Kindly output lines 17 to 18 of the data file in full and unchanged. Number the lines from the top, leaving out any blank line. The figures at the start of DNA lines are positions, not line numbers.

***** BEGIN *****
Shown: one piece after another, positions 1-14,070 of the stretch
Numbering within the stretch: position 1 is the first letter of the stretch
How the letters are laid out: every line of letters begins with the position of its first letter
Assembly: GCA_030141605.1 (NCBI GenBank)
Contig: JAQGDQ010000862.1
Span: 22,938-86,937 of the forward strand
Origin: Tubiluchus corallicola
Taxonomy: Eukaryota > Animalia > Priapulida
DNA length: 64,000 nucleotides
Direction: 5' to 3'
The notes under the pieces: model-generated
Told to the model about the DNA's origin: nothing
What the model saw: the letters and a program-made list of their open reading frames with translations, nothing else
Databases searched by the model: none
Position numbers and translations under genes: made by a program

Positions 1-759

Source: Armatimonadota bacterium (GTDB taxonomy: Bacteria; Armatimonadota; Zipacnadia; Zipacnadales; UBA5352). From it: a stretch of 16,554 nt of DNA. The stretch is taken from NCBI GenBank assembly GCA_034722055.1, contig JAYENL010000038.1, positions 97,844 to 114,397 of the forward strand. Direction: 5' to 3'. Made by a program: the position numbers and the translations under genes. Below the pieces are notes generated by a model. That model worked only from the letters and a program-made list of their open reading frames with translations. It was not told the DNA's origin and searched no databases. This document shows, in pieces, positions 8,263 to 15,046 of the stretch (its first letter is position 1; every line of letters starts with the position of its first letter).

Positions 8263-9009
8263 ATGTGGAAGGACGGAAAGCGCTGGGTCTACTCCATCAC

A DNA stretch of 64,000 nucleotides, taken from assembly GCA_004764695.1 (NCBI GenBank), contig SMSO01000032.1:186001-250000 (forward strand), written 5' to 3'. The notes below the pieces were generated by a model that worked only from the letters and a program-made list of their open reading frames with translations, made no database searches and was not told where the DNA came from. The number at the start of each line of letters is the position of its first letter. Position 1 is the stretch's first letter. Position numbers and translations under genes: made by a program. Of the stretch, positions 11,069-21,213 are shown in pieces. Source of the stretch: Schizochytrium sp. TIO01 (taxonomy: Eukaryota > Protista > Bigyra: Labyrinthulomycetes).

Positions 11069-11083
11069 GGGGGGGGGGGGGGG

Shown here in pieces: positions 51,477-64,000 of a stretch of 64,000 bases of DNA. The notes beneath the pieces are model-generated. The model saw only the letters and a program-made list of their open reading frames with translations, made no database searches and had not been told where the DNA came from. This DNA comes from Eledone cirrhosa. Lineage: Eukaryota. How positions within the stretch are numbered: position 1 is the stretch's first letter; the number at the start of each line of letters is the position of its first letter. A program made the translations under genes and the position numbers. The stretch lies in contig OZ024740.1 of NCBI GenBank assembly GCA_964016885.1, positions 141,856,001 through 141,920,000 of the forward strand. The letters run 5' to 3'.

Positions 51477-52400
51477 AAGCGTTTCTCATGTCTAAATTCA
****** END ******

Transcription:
Source: Armatimonadota bacterium (GTDB taxonomy: Bacteria; Armatimonadota; Zipacnadia; Zipacnadales; UBA5352). From it: a stretch of 16,554 nt of DNA. The stretch is taken from NCBI GenBank assembly GCA_034722055.1, contig JAYENL010000038.1, positions 97,844 to 114,397 of the forward strand. Direction: 5' to 3'. Made by a program: the position numbers and the translations under genes. Below the pieces are notes generated by a model. That model worked only from the letters and a program-made list of their open reading frames with translations. It was not told the DNA's origin and searched no databases. This document shows, in pieces, positions 8,263 to 15,046 of the stretch (its first letter is position 1; every line of letters starts with the position of its first letter).

Positions 8263-9009